Under the standard schedule promulgated by the federal Centers for Disease Control and Prevention, children can get up to 27 doses of 14 different vaccines before they are 2. They often get up to six shots per visit.

Melinda Wharton, acting director of the immunization safety office at the CDC, said she sees no medical or scientific rationale for spacing out those inoculations.

But Dr. Kovatch responded that "I also don't see any biomedical justification for having to give so many all in one day." He said he believes the schedule was set up "to work into the template of the pediatric well-child visits at 2 months and 4 months and 6 months. But I think the anxiety and concerns of the well-informed public have trumped the convenience on the timing."

One physician who disagrees is Andrew Nowalk, an infectious disease specialist at Children's Hospital of Pittsburgh.

"One of the reasons we are so hot on the vaccination schedule as it is, is that otherwise, you can put your child at risk for some of these diseases, many of which are quite serious. My response to parents who say 'what's the harm in spacing them out' is that many of these diseases are quite devastating."

While they don't see eye to eye on the vaccination schedule, Dr. Kovatch and Dr. Nowalk do agree that some of the diseases the vaccines protect against are more of a threat than others.

Before age 1 children should get the diphtheria-pertussis-tetanus shot and those for haemophilus influenzae B (also known as Hib) and pneumococcal infections, Dr. Kovatch said.

The Hib and pneumococcal vaccines are designed to guard against bacterial meningitis, which used to infect 18,000 children in the United States each year and kill 1,000 of them in the era before the vaccines were available, Dr. Nowalk said.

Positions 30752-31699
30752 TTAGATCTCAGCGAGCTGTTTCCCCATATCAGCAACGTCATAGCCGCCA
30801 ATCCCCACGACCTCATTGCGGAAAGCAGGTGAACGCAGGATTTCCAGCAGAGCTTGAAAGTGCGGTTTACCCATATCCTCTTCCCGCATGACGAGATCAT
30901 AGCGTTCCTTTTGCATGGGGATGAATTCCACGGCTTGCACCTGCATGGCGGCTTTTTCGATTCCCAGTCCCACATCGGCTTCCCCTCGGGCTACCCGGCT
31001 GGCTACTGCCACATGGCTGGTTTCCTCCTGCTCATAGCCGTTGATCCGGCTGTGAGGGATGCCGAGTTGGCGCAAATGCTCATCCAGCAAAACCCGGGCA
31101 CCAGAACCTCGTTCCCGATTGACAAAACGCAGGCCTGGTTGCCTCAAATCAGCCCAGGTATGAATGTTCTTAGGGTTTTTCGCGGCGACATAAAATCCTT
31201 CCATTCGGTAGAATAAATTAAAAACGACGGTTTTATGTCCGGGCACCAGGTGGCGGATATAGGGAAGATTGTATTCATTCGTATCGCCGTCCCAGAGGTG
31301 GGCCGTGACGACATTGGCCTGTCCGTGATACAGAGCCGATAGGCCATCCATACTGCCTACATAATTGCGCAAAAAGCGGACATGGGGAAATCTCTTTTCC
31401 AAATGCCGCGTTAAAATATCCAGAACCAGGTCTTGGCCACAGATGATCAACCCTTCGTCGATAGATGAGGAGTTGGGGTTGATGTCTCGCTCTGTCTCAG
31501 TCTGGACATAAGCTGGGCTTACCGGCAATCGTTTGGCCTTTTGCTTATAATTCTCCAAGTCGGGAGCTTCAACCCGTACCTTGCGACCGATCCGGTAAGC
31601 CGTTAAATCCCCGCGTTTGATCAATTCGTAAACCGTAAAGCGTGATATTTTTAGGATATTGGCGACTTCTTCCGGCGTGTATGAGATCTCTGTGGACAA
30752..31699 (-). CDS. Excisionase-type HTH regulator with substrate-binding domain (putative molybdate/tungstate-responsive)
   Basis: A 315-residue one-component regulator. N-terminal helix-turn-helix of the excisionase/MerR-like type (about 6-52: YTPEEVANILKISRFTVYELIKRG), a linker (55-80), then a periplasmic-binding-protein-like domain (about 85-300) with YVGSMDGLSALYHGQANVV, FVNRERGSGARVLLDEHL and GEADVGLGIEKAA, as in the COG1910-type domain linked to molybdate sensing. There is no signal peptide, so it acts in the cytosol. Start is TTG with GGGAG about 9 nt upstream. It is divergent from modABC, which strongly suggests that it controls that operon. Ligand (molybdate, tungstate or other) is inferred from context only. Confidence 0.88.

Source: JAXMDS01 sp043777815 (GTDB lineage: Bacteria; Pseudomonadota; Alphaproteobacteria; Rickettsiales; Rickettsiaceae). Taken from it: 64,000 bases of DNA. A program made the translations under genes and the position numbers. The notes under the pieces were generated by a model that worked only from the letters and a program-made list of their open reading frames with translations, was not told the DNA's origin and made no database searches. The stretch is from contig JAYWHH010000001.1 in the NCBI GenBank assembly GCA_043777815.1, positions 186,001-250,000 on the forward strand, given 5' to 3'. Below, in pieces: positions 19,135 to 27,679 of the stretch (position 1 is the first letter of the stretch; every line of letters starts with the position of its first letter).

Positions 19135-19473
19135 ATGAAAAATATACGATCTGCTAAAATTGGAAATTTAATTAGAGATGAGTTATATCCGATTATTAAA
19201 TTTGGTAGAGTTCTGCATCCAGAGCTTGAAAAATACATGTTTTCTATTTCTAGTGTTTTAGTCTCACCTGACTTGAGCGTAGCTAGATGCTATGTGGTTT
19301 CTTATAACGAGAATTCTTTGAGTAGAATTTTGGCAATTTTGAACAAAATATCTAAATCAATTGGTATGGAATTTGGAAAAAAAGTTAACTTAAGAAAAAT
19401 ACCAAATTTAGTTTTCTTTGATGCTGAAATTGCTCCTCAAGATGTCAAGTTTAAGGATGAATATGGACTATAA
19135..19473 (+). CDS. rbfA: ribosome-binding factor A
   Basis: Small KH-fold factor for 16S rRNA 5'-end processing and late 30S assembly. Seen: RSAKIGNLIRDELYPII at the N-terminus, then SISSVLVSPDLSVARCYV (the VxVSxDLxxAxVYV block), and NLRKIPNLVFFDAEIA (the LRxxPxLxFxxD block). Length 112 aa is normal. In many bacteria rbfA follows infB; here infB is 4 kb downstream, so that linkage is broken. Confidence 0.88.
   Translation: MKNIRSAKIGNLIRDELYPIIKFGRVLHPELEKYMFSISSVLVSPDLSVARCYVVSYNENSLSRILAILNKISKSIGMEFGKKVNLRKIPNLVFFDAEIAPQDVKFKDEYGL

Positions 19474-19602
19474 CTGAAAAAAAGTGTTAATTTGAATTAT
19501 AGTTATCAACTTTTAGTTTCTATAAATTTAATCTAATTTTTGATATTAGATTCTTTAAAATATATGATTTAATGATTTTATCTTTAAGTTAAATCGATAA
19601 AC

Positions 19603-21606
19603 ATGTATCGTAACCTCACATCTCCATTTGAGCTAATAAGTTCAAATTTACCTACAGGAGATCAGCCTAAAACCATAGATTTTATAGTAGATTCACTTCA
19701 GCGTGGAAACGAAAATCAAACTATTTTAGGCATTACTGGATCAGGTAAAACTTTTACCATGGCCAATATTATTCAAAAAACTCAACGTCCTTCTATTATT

The pertussis vaccine protects against whooping cough, which has not been eradicated in the United States. Before scientists developed a pertussis vaccine for older children in 2005, there were about 10 to 20 deaths from whooping cough in the country annually, and most were in young children, the CDC's Dr. Wharton said.

For those vaccines, Dr. Kovatch said, he will sometimes suggest to parents who are concerned about the frequency of immunizations that they come into the office more often, and get one vaccine each month rather than three at a time.

He's willing to delay past age 1 the hepatitis B vaccine and the polio vaccine, especially if the family isn't planning overseas travel.

Some doctors follow the schedule advocated by Dr. Bob Sears, a California pediatrician and author of "The Vaccine Book -- Making the Right Decision for your Child."

In his "selective schedule," Dr. Sears never gives more than two vaccinations per visit and delays vaccinations for measles, mumps, rubella, chickenpox and hepatitis A until age 10, and then only if a child's blood tests show a lack of immunity to these diseases.

Spacing out vaccines, he wrote in an e-mail, "allows parents who would otherwise refuse all vaccines to get their babies protected, and helps protect our nation as a whole by raising vaccination rates among worried parents."